Review: HP brings sizzle to Windows Storage Server

The HP StoreEasy 5530 puts serious muscle behind Windows file serving, Hyper-V virtualization, and SQL Server workloads

Reliable storage is a key building block for any enterprise application infrastructure. Traditionally, this translates into some type of network-attached storage (NAS) or storage area network (SAN). With Windows Storage Server 2012, you get both NAS (CIFS/SMB) and SAN (iSCSI), along with the ability to leverage new SMB 3.0 features to bring seamless fail-over to Hyper-V and SQL Server workloads. With the Windows Storage Server 2012-based HP StoreEasy 5530, you get all that plus outrageous performance.

HP has stuffed a lot of hardware into this package. The StoreEasy 5530 consists of two HP ProLiant BL460c G7 blade servers, each equipped with one Intel E5620 Xeon processor and 24GB of memory. The Intel E5620 is a four-core processor capable of two threads per core. That gives you 16 threads in all for handling all the file processing you can throw at it. It would also be more than enough CPU and memory to support a few Hyper-V virtual machines. However, HP does not support running VMs on the StoreEasy box. This is strictly a storage platform. 

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Two storage options offer either large-form-factor (LFF) or small-form-factor (SFF) hard drives. The LFF option typically delivers more storage per drive at a lower cost, while the SFF drives offer higher performance but less total storage capacity. Each server blade comes with two 300GB 10K SFF drives, which are typically configured as a RAID 1 array for redundancy purposes. These are used primarily for boot and local storage.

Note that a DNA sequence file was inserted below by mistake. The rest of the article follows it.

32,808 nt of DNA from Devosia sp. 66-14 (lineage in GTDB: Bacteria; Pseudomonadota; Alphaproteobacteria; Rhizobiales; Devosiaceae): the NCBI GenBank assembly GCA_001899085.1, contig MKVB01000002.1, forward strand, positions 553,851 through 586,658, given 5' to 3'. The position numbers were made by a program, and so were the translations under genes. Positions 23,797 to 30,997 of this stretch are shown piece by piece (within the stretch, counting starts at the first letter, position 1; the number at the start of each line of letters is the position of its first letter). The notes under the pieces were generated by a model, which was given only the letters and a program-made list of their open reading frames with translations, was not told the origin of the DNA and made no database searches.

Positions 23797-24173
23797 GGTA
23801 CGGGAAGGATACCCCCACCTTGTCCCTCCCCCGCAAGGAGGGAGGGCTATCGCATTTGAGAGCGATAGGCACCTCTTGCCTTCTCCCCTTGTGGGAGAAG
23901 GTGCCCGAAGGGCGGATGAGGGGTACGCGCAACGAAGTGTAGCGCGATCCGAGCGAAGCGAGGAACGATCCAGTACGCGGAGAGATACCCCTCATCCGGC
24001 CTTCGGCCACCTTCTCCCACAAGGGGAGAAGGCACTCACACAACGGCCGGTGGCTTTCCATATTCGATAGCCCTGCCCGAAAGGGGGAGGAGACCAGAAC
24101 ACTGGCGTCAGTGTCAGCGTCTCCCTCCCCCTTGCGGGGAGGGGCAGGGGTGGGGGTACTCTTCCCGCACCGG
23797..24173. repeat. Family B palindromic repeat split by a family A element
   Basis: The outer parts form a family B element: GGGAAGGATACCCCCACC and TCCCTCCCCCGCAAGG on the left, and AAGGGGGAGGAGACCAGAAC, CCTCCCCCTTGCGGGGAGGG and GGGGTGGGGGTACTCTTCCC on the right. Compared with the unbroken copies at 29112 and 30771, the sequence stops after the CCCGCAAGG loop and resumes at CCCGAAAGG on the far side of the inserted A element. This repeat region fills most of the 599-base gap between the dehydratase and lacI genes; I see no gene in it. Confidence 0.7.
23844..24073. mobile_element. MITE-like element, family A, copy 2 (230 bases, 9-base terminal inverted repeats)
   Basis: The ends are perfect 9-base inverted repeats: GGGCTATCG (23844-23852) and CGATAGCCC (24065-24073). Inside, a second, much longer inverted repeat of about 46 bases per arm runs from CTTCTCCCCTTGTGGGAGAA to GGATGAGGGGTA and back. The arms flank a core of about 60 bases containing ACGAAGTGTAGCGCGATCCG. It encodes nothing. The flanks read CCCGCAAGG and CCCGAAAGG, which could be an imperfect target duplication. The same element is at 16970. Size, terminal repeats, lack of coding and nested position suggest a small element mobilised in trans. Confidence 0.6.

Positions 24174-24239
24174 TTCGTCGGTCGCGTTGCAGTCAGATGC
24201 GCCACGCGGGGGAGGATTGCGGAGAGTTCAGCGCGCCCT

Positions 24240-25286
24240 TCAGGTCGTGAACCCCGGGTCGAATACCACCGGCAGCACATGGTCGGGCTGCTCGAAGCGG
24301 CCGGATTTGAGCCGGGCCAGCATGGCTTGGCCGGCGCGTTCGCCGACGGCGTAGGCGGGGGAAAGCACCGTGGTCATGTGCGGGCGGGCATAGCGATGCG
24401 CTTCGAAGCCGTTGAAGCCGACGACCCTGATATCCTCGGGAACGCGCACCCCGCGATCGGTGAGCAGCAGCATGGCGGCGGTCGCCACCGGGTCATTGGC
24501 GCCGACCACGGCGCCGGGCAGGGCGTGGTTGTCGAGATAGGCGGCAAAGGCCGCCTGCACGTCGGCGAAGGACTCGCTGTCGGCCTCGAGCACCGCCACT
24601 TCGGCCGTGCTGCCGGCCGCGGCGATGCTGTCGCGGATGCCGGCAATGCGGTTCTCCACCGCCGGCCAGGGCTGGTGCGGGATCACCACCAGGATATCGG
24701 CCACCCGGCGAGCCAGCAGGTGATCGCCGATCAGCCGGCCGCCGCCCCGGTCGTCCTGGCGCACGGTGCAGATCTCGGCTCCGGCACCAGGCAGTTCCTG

On the networking side, multiple connection options include an HP NC365T PCIe quad-port gigabit server adapter card, an HP NC382m dual-port 1GbE multifunction BL-c adapter, and an HP NC553i dual-port FlexFabric 10GbE converged network adapter. That works out to four Gigabit Ethernet ports and two 10GbE ports per server blade. There's also an internal gigabit connection between the blades for the cluster heartbeat, and individual gig ports to each blade for out-of-band management.

My test unit came with 36 900GB 10K dual-port enterprise SAS drives for a total raw capacity of 32.4TB. Both storage blades have a 6Gbps dual-port SAS controller that includes 1GB of flash-backed write cache.

Not-so-easy setup
The first time you boot up the HP StoreEasy 5530 you'll be presented with an Initial Configuration Tasks (ICT) screen that leads you through a number of steps to configure the system. The ICT assumes the second node is powered up and operational and attempts to connect with it during initial configuration. If for some reason it can't connect with the second node, you'll have to perform a number of steps on that node using either a terminal connected directly to the blade server or using HP's iLO (Integrated Lights-Out) embedded management system.

InfoWorld Scorecard
Setup (10.0%)
Value (10.0%)
Management (20.0%)
Features (20.0%)
Performance (20.0%)
Availability (20.0%)
Overall Score (100%)
HP StoreEasy 5530 7.0 9.0 7.0 9.0 10.0 9.0 8.6
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